Despite the billions of dollars and countless man-hours that are being funneled into digital transformation, many companies are spinning their wheels, buried in petabytes of unusable data. As a result, many are burdened with initiatives that do little to advance the strategic agenda or deliver business value.
according to Forrester ResearchCompanies are investing three times as much in digital transformation as they are in other IT software, yet progress is slow. Companies say they are still in the early stages of their transformation journey, and 70% admit they are underperforming – an indication that efforts have not met expectations or led to sustainable change, Boston Consulting Group (BCG) research found..
The disconnect reveals an inconvenient truth: No matter how innovative or well-designed a digital roadmap is, transformation is incomplete—and potentially unsuccessful at enterprise-wide—without a data-first update strategy and coordination plan that spans the datacenter, edge, and cloud.
Hande Sahin-Bahceci explains, “Refreshing data is about starting the journey from business goals and thinking about your data first: what data you need, where you use data, or how you can get the most from your data,” Senior Marketing Leader for Data and Artificial Intelligence, HPE GreenLake Marketing . However, data engineering is usually an afterthought for most organizations. They start with updating the infrastructure, then the applications, then the data. What is required is to build a data strategy and plan to update the data first at the beginning, not at the end. “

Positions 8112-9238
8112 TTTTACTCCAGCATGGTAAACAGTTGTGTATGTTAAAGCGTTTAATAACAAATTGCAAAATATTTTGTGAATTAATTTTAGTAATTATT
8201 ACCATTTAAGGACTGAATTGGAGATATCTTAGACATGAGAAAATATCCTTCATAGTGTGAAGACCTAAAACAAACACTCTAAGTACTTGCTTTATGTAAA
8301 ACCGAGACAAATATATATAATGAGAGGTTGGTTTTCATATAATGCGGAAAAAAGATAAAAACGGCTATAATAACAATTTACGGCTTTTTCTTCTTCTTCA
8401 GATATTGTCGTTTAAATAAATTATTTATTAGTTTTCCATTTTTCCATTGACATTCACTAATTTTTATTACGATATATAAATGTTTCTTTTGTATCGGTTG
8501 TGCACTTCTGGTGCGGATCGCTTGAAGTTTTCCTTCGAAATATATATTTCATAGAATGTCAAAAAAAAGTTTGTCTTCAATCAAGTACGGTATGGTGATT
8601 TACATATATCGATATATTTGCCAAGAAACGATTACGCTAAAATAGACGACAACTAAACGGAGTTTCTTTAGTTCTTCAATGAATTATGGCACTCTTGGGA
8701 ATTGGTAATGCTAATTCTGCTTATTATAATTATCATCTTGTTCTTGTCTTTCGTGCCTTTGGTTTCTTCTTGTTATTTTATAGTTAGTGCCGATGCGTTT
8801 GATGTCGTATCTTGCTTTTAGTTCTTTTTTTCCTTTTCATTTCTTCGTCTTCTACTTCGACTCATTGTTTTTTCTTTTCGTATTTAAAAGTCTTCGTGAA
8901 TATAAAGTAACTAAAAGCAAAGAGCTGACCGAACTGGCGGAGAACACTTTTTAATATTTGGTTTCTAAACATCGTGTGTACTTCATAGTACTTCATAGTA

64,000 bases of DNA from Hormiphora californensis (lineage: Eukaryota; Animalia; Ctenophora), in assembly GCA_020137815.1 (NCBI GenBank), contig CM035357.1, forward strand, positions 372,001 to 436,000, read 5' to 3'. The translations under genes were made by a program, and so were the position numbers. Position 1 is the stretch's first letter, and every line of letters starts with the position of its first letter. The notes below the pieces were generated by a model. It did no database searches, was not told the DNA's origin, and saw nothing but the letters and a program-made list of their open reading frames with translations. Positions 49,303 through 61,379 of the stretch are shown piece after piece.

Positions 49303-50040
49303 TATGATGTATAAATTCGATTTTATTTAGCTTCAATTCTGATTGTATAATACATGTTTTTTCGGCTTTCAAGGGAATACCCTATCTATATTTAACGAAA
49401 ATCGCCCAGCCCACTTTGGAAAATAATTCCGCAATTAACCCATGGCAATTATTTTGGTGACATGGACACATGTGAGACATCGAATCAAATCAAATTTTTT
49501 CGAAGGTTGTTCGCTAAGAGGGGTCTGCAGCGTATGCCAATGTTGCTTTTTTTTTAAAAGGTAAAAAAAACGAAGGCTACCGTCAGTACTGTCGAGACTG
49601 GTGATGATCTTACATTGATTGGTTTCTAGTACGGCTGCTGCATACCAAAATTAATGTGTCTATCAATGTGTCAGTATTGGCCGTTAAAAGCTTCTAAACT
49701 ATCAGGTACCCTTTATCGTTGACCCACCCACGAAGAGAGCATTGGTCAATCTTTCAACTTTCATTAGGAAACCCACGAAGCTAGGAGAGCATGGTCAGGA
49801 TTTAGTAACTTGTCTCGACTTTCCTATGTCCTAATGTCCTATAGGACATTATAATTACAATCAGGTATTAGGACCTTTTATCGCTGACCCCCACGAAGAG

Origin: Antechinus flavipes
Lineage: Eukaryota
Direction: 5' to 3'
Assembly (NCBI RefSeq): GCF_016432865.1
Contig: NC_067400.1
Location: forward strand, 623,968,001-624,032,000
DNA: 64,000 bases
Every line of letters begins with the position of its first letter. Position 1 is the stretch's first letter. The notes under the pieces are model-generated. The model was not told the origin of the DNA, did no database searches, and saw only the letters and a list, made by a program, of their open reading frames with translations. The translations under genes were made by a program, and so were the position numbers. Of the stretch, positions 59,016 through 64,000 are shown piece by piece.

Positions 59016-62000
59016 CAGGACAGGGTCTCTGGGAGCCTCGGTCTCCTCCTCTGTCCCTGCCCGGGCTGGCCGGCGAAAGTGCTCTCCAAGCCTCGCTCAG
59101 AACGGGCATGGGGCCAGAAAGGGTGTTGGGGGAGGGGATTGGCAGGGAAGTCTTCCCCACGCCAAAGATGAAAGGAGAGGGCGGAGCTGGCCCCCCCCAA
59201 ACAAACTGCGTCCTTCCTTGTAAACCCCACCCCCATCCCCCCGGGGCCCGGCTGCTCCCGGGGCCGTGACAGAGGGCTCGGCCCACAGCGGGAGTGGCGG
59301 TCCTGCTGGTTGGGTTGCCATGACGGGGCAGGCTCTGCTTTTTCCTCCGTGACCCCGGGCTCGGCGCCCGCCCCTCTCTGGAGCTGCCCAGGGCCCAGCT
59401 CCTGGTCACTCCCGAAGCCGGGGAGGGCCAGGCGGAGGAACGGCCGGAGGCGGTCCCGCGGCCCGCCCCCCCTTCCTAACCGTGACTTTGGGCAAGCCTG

Data update pillars
Why is updating data first so integral to digital transformation and ultimately business success? The answer is that without a proper updating strategy, data remains in a mess and spreads across legacy systems and multiple silos. This multigenerational spread of information technology creates significant obstacles to harnessing the true value of data.
For example, there is new data being generated at the edge, which is essential to drive insights, but only a small portion is effectively leveraged as part of strategic data and analytics software. At the same time, a large amount of data and systems are pushed into the cloud, although it is not suitable for all workloads and applications and can lead to unexpected costs, among other problems.